A Harvard Business School professor reflects on what she has learned from senior executives about the unique value that strategic leaders can bring to their companies.
Seven years ago, I changed the focus of my strategy teaching at the Harvard Business School. After instructing MBAs for most of the previous quarter-century, I began teaching the accomplished executives and entrepreneurs who participate in Harvard’s flagship programs for business owners and leaders.
Shifting the center of my teaching to executive education changed the way I teach and write about strategy. I’ve been struck by how often executives, even experienced ones, get tripped up: they become so interested in the potential of new ventures, for example, that they underestimate harsh competitive realities or overlook how interrelated strategy and execution are. I’ve also learned, in conversations between class sessions (as well as in my work as a board director and corporate adviser) about the limits of analysis, the importance of being ready to reinvent a business, and the ongoing responsibility of leading strategy.
All of this learning speaks to the role of the strategist—as a meaning maker for companies, as a voice of reason, and as an operator. The richness of these roles, and their deep interconnections, underscore the fact that strategy is much more than a detached analytical exercise. Analysis has merit, to be sure, but it will never make strategy the vibrant core that animates everything a company is and does.
The strategist as meaning maker
I’ve taken to asking executives to list three words that come to mind when they hear the word strategy. Collectively, they have produced 109 words, frequently giving top billing to plan, direction, and competitive advantage. In more than 2,000 responses, only 2 had anything to do with people: one said leadership, another visionary. No one has ever mentioned strategist.
Downplaying the link between a leader and a strategy, or failing to recognize it at all, is a dangerous oversight that I tried to start remedying in a Harvard Business Review article four years ago and in my new book, The Strategist, whose thinking this article extends.1 After all, defining what an organization will be, and why and to whom that will matter, is at the heart of a leader’s role. Those who hope to sustain a strategic perspective must be ready to confront this basic challenge. It is perhaps easiest to see in single-business companies serving well-defined markets and building business models suited to particular competitive contexts. I know from experience, though, that the challenge is equally relevant at the top of diversified multinationals.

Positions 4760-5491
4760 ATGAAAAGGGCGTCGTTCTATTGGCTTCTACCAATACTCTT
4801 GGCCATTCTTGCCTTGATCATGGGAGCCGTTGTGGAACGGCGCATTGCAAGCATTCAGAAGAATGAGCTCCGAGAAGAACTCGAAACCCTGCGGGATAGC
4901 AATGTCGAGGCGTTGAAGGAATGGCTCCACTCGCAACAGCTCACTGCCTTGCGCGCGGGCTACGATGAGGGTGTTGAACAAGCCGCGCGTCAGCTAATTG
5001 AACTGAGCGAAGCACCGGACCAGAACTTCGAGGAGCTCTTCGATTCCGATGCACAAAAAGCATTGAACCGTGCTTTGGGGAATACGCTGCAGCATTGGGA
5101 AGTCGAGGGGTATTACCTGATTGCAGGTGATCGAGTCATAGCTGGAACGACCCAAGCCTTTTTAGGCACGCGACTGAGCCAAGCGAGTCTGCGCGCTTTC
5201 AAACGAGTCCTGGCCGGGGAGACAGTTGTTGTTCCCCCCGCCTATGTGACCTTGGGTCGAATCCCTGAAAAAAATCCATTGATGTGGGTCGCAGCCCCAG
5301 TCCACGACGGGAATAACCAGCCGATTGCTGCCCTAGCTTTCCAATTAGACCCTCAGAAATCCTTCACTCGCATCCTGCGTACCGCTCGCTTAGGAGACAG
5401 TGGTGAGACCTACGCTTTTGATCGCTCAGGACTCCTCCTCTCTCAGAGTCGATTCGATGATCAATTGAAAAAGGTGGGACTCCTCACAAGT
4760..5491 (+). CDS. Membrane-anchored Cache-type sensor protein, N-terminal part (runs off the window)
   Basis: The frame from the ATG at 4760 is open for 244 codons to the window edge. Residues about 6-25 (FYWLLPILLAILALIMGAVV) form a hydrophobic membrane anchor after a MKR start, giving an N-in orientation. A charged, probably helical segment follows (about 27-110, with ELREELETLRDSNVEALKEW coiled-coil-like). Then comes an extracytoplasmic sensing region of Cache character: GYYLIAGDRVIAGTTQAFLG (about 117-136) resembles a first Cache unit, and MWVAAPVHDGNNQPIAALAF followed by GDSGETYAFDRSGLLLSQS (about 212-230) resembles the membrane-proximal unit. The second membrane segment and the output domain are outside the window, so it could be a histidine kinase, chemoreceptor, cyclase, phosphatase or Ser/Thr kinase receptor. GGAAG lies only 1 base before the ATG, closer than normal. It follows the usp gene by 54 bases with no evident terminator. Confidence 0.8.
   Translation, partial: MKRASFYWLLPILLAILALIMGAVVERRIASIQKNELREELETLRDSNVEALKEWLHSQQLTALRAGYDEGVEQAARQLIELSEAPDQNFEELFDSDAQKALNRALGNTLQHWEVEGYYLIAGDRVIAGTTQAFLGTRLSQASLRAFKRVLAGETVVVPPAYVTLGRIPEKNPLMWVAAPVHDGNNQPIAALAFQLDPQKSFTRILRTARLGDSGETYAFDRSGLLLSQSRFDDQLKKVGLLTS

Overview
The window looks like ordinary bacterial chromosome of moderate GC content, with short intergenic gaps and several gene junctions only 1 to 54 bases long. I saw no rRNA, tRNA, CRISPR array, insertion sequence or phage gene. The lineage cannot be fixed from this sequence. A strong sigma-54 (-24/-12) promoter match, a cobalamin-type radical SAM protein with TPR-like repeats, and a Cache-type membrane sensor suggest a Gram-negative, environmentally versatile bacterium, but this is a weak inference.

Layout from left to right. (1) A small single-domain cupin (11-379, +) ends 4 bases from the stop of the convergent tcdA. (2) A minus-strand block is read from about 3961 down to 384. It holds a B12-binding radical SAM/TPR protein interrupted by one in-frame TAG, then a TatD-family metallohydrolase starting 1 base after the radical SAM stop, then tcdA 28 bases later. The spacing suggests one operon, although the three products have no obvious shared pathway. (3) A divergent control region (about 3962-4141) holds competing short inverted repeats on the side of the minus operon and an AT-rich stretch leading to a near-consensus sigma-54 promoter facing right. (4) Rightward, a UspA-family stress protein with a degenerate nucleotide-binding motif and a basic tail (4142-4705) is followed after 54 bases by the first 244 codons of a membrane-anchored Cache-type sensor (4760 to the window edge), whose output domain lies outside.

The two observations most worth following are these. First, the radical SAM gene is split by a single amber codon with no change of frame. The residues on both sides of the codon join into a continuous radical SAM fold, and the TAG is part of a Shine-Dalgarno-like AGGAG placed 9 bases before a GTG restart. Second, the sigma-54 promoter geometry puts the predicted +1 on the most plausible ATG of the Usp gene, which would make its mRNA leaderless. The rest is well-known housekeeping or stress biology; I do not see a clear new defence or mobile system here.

What is it, after all, that makes the whole of a company greater than the sum of its parts—and how do its systems and processes add value to the businesses within the fold? Nobel laureate Ronald Coase posed the problem this way: “The question which arises is whether it is possible to study the forces which determine the size of the firm. Why does the entrepreneur not organize one less transaction or one more?”2 These are largely the same questions: are the extra layers what justifies the existence of this complex firm? If so, why can’t the market take care of such transactions on its own? If there’s more to a company’s story, what is it, really?
In the last three decades, as strategy has moved to become a science, we have allowed these fundamental questions to slip away. We need to bring them back. It is the leader—the strategist as meaning maker—who must make the vital choices that determine a company’s very identity, who says, “This is our purpose, not that. This is who we will be. This is why our customers and clients will prefer a world with us rather than without us.” Others, inside and outside a company, will contribute in meaningful ways, but in the end it is the leader who bears responsibility for the choices that are made and indeed for the fact that choices are made at all.
The strategist as voice of reason
Bold, visionary leaders who have the confidence to take their companies in exciting new directions are widely admired—and confidence is a key part of strategy and leadership. But confidence can balloon into overconfidence, which seems to come naturally to many successful entrepreneurs and senior managers who see themselves as action-oriented problem solvers.3